Press clubs are organisations that bring together journalists and members of the Fourth Estate, and other people who are involved daily in the process of gathering and disseminating news. There are many levels of press clubs. Those that draw their membership from a particular country are called national press clubs.
Examples of National Press Clubs
- National Press Club of America.
- National Press Club of Austria. (This is considered to be the oldest in the world).
- National Press Club of the UK.
- Birmingham Press Club.
- Press Club of Polska in Poland.
- The London Press Club.
- The Indian Thiruvananthapuram Press Club.
Most countries have a press club, and they are even found in schools, especially high schools and universities that have a strong journalism section. These schools often create a press club that is made up of students and some members of faculty who are passionate about media and are working on a product that needs journalistic knowledge.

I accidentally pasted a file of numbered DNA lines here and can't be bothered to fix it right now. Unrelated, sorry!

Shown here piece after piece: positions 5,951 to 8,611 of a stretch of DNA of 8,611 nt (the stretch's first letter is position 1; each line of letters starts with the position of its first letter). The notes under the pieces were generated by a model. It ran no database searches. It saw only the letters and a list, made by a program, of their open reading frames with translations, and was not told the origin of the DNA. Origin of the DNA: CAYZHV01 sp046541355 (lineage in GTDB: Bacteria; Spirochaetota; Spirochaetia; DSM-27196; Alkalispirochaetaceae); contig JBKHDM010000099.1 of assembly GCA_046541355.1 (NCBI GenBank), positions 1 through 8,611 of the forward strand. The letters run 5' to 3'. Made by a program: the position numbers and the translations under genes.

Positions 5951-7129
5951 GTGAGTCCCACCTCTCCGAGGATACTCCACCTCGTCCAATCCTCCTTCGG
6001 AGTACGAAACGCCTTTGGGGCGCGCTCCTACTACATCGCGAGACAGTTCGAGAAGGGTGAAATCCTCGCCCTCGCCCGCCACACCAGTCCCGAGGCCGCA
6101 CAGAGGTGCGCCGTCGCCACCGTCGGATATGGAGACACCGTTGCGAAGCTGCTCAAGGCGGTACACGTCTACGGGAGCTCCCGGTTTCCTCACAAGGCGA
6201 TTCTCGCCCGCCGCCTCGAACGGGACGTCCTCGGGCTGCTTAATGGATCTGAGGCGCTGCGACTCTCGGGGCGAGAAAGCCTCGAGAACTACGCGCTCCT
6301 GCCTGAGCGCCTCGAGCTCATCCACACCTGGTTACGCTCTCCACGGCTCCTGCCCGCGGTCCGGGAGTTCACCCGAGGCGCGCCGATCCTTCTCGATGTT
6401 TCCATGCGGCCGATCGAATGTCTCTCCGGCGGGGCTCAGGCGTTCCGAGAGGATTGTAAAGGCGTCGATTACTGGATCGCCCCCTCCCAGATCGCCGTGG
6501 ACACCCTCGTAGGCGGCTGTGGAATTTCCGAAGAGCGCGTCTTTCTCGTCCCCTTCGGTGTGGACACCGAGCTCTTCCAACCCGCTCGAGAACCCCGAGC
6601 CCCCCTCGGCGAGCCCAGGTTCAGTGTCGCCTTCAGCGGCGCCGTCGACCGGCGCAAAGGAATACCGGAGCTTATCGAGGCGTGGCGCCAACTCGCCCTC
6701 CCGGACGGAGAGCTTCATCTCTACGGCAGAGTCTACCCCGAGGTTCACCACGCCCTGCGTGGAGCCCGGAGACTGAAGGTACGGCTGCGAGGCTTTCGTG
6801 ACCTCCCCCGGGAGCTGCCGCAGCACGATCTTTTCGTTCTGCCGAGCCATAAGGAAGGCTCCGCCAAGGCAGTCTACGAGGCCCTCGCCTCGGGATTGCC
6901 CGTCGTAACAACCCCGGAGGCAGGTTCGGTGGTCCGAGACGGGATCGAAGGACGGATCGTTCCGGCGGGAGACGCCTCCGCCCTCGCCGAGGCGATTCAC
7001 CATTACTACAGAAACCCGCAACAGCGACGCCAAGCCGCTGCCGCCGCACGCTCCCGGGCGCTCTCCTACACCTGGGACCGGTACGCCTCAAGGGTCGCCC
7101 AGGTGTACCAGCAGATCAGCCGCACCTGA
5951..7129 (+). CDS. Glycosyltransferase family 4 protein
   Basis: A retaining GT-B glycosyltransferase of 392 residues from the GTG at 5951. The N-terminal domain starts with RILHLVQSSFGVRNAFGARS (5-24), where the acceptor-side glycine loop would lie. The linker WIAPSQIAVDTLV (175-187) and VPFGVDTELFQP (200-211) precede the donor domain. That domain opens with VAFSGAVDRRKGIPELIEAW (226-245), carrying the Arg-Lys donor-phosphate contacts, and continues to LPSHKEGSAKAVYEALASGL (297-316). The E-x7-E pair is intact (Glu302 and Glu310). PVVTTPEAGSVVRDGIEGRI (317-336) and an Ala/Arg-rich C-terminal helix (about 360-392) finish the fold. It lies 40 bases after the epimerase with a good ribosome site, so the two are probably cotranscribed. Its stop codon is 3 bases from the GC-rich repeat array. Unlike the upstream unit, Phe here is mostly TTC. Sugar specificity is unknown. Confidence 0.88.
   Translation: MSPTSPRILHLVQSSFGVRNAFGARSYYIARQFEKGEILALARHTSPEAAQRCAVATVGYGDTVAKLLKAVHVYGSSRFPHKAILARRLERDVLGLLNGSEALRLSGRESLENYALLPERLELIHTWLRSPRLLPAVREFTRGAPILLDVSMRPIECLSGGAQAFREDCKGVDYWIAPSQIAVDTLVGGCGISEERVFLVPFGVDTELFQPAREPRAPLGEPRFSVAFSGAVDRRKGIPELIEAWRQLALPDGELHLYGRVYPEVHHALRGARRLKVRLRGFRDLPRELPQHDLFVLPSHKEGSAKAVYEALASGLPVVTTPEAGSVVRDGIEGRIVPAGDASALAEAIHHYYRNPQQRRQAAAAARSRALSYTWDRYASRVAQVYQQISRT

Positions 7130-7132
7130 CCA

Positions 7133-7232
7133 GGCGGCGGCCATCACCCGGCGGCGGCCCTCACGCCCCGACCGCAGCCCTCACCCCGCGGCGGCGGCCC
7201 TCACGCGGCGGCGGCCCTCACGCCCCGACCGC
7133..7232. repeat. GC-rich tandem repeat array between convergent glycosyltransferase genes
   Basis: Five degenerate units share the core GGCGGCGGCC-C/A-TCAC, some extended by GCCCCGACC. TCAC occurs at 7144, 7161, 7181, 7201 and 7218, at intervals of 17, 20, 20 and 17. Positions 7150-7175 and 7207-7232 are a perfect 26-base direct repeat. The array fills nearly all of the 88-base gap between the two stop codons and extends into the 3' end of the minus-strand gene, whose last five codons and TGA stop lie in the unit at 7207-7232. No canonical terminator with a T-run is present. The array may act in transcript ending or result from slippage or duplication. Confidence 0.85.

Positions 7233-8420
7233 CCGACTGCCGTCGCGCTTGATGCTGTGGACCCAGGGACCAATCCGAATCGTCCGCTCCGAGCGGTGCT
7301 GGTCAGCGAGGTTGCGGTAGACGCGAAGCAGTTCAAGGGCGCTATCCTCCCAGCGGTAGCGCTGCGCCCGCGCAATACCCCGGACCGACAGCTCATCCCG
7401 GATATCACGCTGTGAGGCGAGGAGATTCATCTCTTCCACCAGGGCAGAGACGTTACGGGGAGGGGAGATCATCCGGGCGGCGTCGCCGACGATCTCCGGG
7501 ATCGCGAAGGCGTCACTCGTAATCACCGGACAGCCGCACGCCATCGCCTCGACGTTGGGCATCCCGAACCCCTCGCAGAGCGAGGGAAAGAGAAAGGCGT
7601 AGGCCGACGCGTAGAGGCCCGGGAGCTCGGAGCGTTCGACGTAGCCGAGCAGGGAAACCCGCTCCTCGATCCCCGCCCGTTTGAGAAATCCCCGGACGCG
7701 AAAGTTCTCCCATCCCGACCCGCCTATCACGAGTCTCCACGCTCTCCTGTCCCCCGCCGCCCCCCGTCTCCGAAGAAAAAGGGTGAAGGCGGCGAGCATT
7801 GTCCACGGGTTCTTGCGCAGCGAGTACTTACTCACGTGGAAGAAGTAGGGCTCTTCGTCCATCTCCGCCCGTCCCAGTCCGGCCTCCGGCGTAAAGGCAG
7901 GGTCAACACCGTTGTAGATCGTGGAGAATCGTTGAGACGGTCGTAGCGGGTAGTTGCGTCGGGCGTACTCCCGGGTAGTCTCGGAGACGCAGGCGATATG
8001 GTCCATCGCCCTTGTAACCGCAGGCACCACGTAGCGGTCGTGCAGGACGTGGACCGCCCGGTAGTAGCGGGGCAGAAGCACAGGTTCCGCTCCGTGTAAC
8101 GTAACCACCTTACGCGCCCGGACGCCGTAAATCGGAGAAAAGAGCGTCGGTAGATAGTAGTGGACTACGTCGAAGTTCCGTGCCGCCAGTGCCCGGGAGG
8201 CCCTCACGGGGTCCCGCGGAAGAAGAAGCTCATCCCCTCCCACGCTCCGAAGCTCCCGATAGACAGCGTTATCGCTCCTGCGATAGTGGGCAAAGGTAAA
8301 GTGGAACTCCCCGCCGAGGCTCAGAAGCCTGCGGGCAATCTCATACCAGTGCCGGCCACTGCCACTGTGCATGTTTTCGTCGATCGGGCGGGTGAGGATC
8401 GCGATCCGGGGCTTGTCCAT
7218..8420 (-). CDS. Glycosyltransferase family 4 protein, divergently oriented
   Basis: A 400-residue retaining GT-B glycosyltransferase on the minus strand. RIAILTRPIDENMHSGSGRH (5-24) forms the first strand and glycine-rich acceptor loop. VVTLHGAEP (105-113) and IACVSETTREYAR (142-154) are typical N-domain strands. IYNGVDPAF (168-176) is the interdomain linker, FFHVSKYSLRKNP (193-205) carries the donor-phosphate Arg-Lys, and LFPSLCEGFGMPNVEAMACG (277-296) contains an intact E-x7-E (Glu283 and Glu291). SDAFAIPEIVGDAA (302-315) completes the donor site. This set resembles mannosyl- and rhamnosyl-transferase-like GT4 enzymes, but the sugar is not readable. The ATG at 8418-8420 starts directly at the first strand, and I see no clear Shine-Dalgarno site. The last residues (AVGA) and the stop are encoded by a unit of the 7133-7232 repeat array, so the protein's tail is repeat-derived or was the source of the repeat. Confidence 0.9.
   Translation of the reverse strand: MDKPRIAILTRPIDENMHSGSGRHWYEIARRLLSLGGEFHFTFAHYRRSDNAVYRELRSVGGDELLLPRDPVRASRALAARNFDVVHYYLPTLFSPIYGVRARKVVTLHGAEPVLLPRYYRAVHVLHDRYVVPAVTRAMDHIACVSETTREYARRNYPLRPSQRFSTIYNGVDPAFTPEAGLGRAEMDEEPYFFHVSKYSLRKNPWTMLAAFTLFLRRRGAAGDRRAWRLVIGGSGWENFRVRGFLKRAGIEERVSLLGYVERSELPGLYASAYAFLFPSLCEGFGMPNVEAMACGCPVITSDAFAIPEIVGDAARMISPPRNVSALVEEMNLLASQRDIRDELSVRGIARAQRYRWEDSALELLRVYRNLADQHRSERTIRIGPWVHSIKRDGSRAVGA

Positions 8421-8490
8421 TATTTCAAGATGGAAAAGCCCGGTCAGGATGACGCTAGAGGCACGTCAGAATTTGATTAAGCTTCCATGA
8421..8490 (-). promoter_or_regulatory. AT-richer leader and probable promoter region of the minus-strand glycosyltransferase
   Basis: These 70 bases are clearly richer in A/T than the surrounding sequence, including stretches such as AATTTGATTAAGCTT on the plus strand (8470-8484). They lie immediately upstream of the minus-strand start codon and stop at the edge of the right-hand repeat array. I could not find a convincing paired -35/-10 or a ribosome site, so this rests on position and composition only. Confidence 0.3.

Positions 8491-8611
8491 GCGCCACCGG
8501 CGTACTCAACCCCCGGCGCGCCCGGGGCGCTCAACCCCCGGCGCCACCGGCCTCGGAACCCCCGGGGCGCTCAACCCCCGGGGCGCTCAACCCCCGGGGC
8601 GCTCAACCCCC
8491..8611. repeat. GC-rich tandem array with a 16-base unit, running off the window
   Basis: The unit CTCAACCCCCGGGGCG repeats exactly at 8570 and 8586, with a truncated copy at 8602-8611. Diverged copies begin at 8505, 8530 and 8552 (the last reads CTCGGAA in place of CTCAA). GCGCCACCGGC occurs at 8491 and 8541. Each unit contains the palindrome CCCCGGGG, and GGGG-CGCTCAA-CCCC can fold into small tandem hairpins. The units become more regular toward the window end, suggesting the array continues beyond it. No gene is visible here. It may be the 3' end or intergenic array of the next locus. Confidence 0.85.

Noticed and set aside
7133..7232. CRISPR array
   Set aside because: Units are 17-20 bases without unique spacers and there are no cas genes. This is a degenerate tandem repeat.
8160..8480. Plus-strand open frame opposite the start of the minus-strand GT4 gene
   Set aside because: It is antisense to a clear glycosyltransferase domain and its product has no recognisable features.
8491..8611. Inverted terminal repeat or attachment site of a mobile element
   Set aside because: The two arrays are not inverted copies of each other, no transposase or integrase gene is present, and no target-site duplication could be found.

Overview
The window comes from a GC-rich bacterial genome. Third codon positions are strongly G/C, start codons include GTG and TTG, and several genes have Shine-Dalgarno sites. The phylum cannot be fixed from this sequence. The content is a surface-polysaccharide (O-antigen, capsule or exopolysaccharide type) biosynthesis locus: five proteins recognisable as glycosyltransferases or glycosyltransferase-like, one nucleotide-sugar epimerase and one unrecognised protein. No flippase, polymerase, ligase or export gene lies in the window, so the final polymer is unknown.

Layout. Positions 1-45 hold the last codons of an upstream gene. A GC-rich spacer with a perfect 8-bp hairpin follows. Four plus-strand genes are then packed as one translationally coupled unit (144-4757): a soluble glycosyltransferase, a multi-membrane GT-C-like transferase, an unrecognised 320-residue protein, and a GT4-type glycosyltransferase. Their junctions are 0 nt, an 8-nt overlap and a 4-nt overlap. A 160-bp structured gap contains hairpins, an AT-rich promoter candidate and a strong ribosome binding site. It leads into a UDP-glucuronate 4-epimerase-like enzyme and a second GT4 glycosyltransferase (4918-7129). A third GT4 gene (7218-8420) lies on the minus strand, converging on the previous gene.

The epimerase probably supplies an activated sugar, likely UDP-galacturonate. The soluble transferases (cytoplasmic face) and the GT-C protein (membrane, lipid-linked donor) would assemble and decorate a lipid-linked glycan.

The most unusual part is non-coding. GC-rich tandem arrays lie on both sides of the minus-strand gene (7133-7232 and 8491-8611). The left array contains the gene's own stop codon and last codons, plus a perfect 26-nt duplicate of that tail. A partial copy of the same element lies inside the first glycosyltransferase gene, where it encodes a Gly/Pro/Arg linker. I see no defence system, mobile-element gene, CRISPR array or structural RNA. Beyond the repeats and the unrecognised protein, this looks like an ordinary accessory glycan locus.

What Press Clubs Do
Mostly, press clubs bring journalists together and allow them easier access to information. These clubs provide both professional and social support to journalists. In some instances, such as in schools, press clubs act as the link between the people who run the editorial products such as the school newsletter, with the sources they get news from.
Press clubs also strengthen how journalism is conducted. It is through press clubs that upcoming journalists get mentorship and veterans get more opportunities to improve their skills.
They also offer a platform to network and share ideas, especially when they are made up of journalists from different media houses and affiliations. Most press clubs have rules, regulations and a constitution under which they perform. They also have a comprehensive channel of leadership that is mostly elective and dependent on the preference of the members.